Read an Excerpt
“The Most Illustrious Maid of York”
The royal palace of Westminster extended along the Thames shore, southwest of the City of London. A royal residence had stood on this site opposite Westminster Abbey since the sainted King Edward the Confessor had rebuilt both in the eleventh century, and the magnificent Westminster Hall had been completed by William II in 1099; in the late fourteenth century, Richard II increased the height of its walls and added the splendid oak hammer-beam roof. The sprawling palace in which the Queen was to be confined was the work of successive medieval kings, and the chief seat of royal government until much of it was destroyed by fire in 1512. Parliament often met within its walls, usually in the Painted Chamber, the White Hall, or St. Stephen’s Chapel. Westminster Hall was used for state occasions and ceremonies, and also for coronation banquets. Daily, it was a hive of industry, housing the busy law courts and stalls selling books and other goods.
The rambling old palace was much in need of upgrading, and Edward IV had set about converting part of it into new royal lodgings, which Elizabeth of York would come to know very well. They included a privy kitchen for the preparation of royal meals, a wardrobe for the storage of royal possessions, and something very traditional in royal domestic arrangements: separate ranges of private apartments for the King and Queen.
The creation of a new “Queen’s side” for Elizabeth Wydeville, which was begun in 1464, may have come about because the King’s mother, the disapproving Cecily Neville, was living at court and appropriate accommodation was needed for both ladies. The apartments built for Queen Elizabeth included a withdrawing chamber and wardrobe; a great chamber would be added in 1482.1 It was in these new lodgings that the Queen was to bear her child.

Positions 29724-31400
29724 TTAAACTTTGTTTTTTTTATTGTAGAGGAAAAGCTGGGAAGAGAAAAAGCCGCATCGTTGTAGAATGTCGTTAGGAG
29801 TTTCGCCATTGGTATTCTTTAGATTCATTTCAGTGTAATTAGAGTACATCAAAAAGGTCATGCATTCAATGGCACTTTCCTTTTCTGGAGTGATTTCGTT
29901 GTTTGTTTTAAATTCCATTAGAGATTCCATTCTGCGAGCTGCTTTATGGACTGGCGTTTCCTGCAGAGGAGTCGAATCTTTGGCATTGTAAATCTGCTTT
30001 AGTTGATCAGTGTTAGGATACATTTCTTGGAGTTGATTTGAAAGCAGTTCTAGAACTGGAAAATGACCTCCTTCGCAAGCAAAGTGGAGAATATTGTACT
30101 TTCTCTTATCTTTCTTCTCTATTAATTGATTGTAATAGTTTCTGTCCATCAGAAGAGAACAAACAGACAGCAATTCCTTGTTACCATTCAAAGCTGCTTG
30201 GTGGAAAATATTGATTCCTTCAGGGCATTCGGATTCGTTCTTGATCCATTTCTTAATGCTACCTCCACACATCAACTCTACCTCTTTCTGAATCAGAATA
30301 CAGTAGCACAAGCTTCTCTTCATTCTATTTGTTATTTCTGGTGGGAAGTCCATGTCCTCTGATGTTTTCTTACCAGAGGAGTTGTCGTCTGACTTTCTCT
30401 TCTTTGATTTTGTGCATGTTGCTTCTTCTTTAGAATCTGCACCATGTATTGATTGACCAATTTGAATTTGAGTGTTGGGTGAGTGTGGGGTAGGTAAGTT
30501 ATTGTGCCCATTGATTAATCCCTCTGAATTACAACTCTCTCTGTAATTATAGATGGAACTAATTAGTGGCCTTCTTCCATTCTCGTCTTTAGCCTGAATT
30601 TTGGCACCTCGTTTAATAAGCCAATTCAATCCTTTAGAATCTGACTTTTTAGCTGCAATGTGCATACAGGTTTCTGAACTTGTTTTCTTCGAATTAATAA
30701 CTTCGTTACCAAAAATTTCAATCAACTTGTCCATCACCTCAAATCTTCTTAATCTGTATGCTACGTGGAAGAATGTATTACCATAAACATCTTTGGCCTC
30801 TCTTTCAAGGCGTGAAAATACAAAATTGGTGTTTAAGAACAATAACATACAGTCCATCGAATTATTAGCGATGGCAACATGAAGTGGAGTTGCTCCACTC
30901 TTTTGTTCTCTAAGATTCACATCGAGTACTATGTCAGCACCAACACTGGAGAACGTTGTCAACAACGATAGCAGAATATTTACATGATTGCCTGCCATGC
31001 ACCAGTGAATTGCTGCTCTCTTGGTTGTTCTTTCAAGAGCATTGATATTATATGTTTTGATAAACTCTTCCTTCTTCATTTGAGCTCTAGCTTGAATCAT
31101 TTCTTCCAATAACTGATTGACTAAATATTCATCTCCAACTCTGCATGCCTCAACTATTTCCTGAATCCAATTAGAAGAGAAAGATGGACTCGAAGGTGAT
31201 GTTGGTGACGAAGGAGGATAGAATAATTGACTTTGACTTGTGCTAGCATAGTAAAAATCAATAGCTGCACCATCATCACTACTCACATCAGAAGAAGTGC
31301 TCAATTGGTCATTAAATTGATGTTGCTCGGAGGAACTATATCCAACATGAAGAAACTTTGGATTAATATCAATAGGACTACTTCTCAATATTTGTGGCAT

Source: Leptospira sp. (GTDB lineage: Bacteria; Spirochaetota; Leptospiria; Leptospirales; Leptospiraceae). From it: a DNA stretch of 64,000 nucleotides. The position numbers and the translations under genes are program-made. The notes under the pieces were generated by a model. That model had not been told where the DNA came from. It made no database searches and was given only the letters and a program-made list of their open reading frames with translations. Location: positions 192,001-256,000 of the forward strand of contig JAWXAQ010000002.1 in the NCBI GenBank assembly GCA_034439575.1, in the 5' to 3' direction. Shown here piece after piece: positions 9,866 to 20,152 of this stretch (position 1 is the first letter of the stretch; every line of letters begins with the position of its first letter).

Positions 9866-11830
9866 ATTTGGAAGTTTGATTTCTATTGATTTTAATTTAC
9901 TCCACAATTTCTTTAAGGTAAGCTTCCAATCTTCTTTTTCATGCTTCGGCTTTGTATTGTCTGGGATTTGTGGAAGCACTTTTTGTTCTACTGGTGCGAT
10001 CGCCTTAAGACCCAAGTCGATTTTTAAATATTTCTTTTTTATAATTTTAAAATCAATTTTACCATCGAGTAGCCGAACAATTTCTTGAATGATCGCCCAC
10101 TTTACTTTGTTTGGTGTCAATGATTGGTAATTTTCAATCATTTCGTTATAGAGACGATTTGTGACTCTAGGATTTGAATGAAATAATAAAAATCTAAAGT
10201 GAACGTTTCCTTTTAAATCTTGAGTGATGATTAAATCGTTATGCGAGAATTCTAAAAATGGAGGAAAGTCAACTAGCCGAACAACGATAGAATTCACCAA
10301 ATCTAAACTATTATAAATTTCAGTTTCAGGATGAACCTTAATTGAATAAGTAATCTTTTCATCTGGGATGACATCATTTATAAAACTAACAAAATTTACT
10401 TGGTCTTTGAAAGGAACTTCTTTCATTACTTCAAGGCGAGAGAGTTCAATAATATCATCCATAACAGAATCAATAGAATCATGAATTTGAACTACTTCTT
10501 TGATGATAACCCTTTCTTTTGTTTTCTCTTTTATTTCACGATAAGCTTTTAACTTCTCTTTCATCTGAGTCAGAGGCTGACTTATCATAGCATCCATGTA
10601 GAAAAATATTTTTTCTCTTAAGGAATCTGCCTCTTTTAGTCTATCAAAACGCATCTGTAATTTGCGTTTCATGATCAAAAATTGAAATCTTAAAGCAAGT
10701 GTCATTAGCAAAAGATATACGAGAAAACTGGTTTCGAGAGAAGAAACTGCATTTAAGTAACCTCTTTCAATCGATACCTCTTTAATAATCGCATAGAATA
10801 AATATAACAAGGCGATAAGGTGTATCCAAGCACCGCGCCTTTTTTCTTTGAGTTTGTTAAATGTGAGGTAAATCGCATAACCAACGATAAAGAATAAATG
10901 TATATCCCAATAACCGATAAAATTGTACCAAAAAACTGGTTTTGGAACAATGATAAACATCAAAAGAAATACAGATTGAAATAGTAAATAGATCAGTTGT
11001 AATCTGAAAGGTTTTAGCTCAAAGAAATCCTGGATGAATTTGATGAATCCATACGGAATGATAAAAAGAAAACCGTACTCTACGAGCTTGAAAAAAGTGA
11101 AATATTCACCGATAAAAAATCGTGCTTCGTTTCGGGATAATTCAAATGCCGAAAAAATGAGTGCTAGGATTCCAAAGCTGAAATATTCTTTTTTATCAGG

For married women in those days, pregnancy was often an annual event, with all the risks it entailed. Contraception was rudimentary and would not have been practiced by royal couples, for whom a large family meant sons to secure the succession and daughters to forge political marriage alliances. It was a son, naturally, that the King wanted, and although, by medieval custom, male physicians did not attend pregnant women, Dr. Dominic de Sirego, Elizabeth Wydeville’s physician, was determined to “be the first that should bring tidings to the King of the birth of the prince,” for messengers conveying such glad news often received “great thanks and reward.” Only women were allowed into the birth chamber, so when the Queen went into labor, Dr. Sirego had perforce to wait in the “second chamber.” The baby was a girl: “this year , the eleventh day of the month of February, was Elizabeth, first child of King Edward, born at Westminster.”2 She was the first princess born to an English monarch in over a century.
The waiting physician, hearing the child cry, “knocked or called secretly at the chamber door” and asked “what the Queen had,” whereupon her attendants, much amused, called back, “Whatsoever the Queen’s Grace hath here within, sure it is that a fool standeth there without!” Whereupon Dr. Sirego hastily “departed without seeing the King that time.”3